Blowing in the wind at Ubehebe Crater
The next day we leave the city for Death Valley, heading north on U.S. 95 close to commute hour. The timing's a mistake: Traffic is slow for miles. We're heading into the red tile-roofed suburbia that has sprouted like desert wildflowers around Vegas. Once free of the city, our overstimulated brains let off pressure, like heat waves off the highway. "Las Vegas did me in," Red admits.
Hey, goomba, I love how you
dance the rumba
But take some advice, paisano,
Learn-a how to mambo*
*from "Mambo Italiano," by Bob Merrill
A couple of hours of quiet desert landscape, singing and snapping along to Dean Martin's "Mambo Italiano," then a pit stop in Beatty to pick up some of Gus's Really Good Fresh Jerky revives us.
We drive through foothills on State 374, following the pass downward. The land begins to open, and wind buffets the car. In the distance, giant dust devils rage across the valley floor. Red can barely open the door to check out the visitor information kiosk we encounter. Her long hair in a frenzy, she's stymied by the visitor permit machine and quickly retreats to the car. Dust is flying everywhere, pebbles patter the windshield.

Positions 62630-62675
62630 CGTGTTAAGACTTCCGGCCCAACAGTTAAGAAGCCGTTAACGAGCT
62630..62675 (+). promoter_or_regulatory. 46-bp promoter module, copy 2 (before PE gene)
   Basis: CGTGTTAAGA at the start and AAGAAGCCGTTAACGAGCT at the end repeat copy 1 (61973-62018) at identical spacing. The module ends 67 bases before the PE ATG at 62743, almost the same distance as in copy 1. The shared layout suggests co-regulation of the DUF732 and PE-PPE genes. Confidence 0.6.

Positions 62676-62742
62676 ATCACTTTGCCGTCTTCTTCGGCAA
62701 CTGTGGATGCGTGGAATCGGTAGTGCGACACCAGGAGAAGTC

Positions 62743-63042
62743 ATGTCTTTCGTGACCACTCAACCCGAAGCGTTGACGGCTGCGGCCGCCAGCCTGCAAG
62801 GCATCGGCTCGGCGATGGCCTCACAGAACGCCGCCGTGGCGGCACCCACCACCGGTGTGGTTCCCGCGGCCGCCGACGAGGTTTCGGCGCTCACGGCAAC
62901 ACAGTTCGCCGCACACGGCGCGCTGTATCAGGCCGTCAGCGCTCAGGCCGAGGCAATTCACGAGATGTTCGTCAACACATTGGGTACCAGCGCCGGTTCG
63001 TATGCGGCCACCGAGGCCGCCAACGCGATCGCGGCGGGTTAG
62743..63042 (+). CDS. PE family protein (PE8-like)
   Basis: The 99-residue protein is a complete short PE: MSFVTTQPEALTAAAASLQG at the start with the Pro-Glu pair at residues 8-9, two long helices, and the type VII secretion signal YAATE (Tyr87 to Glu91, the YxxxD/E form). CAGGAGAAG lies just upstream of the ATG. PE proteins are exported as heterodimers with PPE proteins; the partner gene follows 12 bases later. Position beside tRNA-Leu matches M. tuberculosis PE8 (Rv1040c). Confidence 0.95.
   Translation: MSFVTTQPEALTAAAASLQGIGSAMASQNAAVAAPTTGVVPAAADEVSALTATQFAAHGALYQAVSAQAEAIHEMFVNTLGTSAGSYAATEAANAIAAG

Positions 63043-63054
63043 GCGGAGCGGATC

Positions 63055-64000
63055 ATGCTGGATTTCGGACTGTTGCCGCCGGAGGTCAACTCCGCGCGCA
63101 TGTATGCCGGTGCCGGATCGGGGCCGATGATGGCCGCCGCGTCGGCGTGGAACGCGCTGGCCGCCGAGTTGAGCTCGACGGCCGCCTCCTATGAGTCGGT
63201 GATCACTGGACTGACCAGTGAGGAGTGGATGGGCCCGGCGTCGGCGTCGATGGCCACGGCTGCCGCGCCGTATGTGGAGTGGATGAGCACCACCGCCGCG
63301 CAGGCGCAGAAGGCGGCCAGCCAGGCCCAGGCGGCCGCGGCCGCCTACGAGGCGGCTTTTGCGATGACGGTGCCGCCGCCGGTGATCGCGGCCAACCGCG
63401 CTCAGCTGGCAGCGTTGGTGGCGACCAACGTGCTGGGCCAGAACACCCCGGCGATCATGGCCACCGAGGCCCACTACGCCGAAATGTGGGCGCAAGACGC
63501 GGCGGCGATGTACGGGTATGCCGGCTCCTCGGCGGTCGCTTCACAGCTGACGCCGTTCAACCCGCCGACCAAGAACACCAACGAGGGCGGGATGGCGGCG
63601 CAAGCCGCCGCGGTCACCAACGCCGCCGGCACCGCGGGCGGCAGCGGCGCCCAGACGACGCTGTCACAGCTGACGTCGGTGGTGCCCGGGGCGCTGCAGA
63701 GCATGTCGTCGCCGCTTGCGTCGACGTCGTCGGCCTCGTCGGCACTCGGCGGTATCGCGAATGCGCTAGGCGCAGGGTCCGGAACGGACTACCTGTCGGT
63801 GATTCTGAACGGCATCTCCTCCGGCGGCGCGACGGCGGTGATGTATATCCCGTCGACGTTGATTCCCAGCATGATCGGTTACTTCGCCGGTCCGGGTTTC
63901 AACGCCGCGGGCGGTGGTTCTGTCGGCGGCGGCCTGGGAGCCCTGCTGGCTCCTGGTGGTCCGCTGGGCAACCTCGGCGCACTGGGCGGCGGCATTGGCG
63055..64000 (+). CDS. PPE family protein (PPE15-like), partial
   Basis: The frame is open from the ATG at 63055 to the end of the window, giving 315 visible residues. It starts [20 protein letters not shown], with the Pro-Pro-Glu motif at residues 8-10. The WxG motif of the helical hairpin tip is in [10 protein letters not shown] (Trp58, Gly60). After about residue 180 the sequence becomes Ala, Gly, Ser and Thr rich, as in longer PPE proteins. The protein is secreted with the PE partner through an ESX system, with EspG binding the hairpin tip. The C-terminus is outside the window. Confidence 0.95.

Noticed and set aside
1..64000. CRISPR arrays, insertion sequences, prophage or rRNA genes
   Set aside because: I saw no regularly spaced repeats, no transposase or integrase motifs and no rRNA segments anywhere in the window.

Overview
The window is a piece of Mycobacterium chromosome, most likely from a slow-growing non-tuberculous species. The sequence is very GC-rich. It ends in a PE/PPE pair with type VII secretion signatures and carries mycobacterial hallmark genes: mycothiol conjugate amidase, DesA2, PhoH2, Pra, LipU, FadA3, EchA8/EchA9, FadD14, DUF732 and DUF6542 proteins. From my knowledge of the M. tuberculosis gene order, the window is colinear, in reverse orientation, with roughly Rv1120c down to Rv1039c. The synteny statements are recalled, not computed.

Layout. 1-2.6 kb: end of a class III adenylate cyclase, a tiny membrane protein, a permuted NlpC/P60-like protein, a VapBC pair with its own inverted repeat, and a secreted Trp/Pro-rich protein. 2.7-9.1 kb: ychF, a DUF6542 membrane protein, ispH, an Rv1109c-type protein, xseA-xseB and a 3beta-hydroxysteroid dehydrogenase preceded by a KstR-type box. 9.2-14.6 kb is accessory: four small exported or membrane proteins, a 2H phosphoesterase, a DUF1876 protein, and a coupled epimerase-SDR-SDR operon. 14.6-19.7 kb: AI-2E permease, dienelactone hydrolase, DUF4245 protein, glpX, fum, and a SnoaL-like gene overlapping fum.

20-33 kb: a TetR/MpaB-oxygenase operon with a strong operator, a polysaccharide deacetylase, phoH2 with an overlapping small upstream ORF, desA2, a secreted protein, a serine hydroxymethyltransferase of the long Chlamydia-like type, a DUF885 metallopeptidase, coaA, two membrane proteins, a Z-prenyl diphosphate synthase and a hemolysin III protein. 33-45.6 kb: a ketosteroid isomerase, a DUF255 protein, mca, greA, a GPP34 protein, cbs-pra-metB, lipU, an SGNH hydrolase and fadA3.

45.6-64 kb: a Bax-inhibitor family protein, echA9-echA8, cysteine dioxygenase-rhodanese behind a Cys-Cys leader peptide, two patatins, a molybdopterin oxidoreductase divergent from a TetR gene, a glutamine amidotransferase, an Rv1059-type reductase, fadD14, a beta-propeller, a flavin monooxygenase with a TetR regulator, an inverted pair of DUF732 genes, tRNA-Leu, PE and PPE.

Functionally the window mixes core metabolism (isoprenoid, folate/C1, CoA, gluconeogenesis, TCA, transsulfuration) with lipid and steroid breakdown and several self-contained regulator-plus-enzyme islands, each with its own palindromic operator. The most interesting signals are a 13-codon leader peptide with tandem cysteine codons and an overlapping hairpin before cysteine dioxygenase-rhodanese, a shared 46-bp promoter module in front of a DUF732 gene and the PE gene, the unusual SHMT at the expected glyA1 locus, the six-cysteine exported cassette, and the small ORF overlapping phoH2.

We've reached Hell's Gate, the central entrance to Death Valley.
Death Valley National Park marks the beginning of our reeducation with the concept of "vast." The park is more than 3 million acres in size. Even obscured by dust, the valley stretches so far that estimates seem futile―10 miles? 50? It's halted at last by the Panamint Range, rising dark and dreamlike on the horizon.
We didn't plan far enough ahead to secure a room at the renowned Furnace Creek Inn; in fact, I only just manage to grab the last available room at the more economical, less upscale Furnace Creek Ranch.
The ranch is a collection of low-slung buildings that make up comfortable-but-nothing-fancy motel rooms, a market, and a cafe side by side with a lounge and steakhouse. There's a large lawn area (incongruously) and a pool. We enter our room and discover why it was the last available: separate beds. "Well, it fits our retro theme," I offer.
After dinner at the Wrangler Steakhouse, we drift out to the lawn, and lie down, beat, in the darkness. The stars flicker as bats flutter past and palms rustle in the wind. Sinatra's in my head, singing,
Fly me to the moon
Let me play among the stars*
and Red, as if hearing, holds my hand.
We rise early for a full day of Death Valley "don't misses," and experience sunrise at the Stovepipe Wells Dunes, a scramble into (and, more significantly, out of) Ubehebe Crater, a tour of Scotty's Castle, and sunset in Golden Canyon.